Fact Sheet
October 18, 2020

The City of Toronto provides temporary shelter and housing help services for people experiencing homeless and those at risk of homelessness. Toronto’s emergency shelter system is delivered through a network of City-owned and leased facilities in collaboration with community-based partner agencies.

Facts and figures

On average, over the past few years, the City’s shelter system has:

  • served more than 25,000 people annually
  • helped more than 8,000 people move to permanent housing each year

Current shelter system

Toronto’s shelter system provides more than 6,000 spaces to support the city’s homeless population.

As a result of the COVID-19 pandemic, the shelter system has changed dramatically. Closing of the borders has greatly reduced the arrival of refugees and asylum claimants in Toronto’s shelter system. This has allowed the City to convert some of its hotel rooms, typically held for families, into space for single individuals. Capacity in the shelter system for single individuals is currently higher than the same period last year.

The City has also opened more than 40 temporary shelter locations to create physical distancing in the shelter system and provide space for people to more indoors from encampments. Approximately 25 of these locations are currently active, providing close to 2,300 additional spaces. These spaces offset the reduction of 2,300 single shelter beds removed from the City’s base shelter program in order to create physical distancing at base shelter locations.

The current shelter system comprises:

  • 11 emergency shelter locations, City-run
  • 57 emergency shelter locations, agency-operated
  • seven 24-hr respite sites, agency-operated
  • two 24-hr women’s drop-ins
  • 24 COVID-19 response sites

The system is run by the City and 32 partner agencies.

Capacity as of September 15, 2020:

  • 2,279 single adult beds
  • Up to 2,040 beds for families in 510 rooms
  • 223 spaces available in 24-hour respite sites
  • 53 spaces in 24-hour women’s drop-ins
  • 2,171 spaces at temporary shelters designed to maintain physical distancing during the COVID-19 pandemic

Of the 6,766 shelter spaces:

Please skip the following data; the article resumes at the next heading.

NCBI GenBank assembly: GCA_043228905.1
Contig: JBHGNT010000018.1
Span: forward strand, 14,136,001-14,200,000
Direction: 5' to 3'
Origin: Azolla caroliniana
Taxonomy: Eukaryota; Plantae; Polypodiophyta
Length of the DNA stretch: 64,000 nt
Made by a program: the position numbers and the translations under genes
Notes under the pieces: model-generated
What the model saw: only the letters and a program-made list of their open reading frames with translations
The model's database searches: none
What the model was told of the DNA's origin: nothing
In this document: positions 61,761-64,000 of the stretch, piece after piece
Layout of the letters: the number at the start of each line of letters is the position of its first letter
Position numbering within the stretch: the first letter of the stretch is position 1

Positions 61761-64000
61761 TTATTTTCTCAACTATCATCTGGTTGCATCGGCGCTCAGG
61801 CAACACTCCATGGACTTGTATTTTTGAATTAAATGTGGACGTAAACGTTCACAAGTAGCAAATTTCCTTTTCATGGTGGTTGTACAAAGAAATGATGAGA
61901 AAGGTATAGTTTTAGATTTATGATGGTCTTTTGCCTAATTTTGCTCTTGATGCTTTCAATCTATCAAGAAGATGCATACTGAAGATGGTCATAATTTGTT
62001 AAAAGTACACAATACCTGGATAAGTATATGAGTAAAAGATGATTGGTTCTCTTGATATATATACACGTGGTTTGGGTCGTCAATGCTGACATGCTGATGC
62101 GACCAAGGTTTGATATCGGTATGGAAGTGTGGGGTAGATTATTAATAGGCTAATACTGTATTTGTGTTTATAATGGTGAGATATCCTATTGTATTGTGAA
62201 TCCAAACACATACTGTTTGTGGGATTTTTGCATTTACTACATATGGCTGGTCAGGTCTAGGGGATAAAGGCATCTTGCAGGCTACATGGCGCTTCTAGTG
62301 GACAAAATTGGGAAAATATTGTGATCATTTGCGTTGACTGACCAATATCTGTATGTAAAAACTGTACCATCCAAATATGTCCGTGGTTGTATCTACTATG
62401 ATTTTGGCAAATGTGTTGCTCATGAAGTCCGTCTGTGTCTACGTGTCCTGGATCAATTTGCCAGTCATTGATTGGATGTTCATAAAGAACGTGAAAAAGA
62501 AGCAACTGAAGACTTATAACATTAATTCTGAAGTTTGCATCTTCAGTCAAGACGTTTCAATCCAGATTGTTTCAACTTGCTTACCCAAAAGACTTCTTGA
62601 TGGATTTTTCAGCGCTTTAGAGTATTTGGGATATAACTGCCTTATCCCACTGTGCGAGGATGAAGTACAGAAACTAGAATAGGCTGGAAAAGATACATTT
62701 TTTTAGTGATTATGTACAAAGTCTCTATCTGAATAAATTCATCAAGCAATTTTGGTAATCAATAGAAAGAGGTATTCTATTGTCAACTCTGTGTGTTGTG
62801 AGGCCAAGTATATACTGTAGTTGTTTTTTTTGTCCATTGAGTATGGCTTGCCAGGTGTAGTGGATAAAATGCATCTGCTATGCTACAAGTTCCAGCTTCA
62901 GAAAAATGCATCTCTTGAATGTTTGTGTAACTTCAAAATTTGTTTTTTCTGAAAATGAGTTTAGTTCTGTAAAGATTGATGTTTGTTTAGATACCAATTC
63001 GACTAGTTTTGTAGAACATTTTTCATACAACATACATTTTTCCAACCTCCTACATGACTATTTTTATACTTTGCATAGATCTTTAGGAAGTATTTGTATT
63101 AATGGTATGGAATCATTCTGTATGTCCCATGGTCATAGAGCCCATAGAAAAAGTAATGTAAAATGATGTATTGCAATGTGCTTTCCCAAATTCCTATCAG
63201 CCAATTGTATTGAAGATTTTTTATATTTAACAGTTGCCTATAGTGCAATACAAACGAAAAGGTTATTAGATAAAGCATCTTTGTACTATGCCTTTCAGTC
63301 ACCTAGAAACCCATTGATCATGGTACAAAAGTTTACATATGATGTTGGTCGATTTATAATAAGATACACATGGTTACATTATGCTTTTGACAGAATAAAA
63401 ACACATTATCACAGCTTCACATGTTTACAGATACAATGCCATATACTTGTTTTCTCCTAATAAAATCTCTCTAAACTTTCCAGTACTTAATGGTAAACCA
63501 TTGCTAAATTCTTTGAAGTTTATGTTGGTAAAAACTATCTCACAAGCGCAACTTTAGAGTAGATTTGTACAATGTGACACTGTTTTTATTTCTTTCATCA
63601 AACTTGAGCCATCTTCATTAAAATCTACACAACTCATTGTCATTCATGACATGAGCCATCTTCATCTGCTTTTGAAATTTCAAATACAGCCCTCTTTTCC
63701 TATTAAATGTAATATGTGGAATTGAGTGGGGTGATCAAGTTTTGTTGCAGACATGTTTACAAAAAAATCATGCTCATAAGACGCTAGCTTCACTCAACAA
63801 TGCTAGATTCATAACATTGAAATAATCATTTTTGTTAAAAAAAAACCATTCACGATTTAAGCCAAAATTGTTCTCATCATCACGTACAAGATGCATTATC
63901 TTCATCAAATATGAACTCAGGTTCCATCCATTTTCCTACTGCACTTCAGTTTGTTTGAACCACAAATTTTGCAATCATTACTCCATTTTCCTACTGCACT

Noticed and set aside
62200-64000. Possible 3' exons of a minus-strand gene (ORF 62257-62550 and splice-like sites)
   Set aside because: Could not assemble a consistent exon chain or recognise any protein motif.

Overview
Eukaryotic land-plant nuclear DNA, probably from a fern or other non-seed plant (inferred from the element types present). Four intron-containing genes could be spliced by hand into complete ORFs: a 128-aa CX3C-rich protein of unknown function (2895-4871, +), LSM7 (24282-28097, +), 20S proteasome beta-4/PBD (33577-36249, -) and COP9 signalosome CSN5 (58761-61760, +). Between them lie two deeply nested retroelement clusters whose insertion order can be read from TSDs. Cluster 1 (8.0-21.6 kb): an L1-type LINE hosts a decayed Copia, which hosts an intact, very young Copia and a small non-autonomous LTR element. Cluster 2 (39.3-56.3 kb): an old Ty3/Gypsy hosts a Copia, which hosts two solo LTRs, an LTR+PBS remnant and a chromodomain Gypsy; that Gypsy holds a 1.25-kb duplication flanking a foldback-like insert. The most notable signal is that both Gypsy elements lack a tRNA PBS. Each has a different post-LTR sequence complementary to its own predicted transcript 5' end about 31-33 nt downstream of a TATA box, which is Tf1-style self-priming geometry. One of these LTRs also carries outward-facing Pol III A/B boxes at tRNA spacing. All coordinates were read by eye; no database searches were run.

• 1,506 are in men sector programs
  • 769 are in women sector programs
  • 1,788 are in all-gender programs
  • 490 are in youth sector programs
  • 2,213 are in family sector programs

New capacity for winter 2020-2021

The winter plan will provide approximately 620 additional spaces through a combination of shelter and 24-hour respite beds, hotel rooms and supporting housing units.

The breakdown is as follows:

  • 100, 24-respite site spaces in the Better Living Centre at Exhibition Place
  • 210 beds in hotel/motel programs for families
  • 90 hotel beds as a 24/7 replacement for the Out of the Cold program
  • Approximately 220 supportive housing units, including two new modular housing sites

Access the backgrounder for more details on the winter services plan.

Services types and definitions

Emergency shelters
Provide temporary accommodation and related support services that assist people to move into housing. Emergency shelters can be accessed by any individual or family experiencing homelessness with or without a referral.

Transitional shelters
A homeless shelter program that provides required, specialized programming and can be accessed by eligible individuals and families experiencing homelessness, by referral only.

Allied shelter services
Emergency overnight spaces that offer a safe, warm indoor space and connections to other supports to meet the immediate needs of people experiencing homelessness. Provided to respond to increased demand for homeless shelters and/or to prioritize ease of access for those who are vulnerable and may otherwise not access shelters.

24-hour respite sites
Provides essential services to individuals experiencing homelessness in an environment that prioritizes ease of access to safe indoor space. Services provided include resting spaces, meals and service referrals. An allied shelter service that operates on a 24/7 basis.

Out of the Cold
Previously offered meals and overnight shelter during the winter to homeless individuals at different community locations. Given the program model, rotation of locations each night and use of volunteers, it is not feasible to operate during the pandemic within Ministry of Health guidelines for congregate settings. For winter 2020/2021, new hotel spaces have been created to replace the program. The rooms will be available 24/7 and run by Dixon Hall.

Street outreach services and the Streets to Homes (S2H) Program
Services targeted to engage people experiencing homelessness who are sleeping outdoors, with a focus on establishing supportive relationships as a first step to addressing their immediate health and safety needs as well as providing supports to move into housing and follow-up supports. Operate year-round throughout the city as part of the Streets to Homes Program.

Hotel/motel shelter program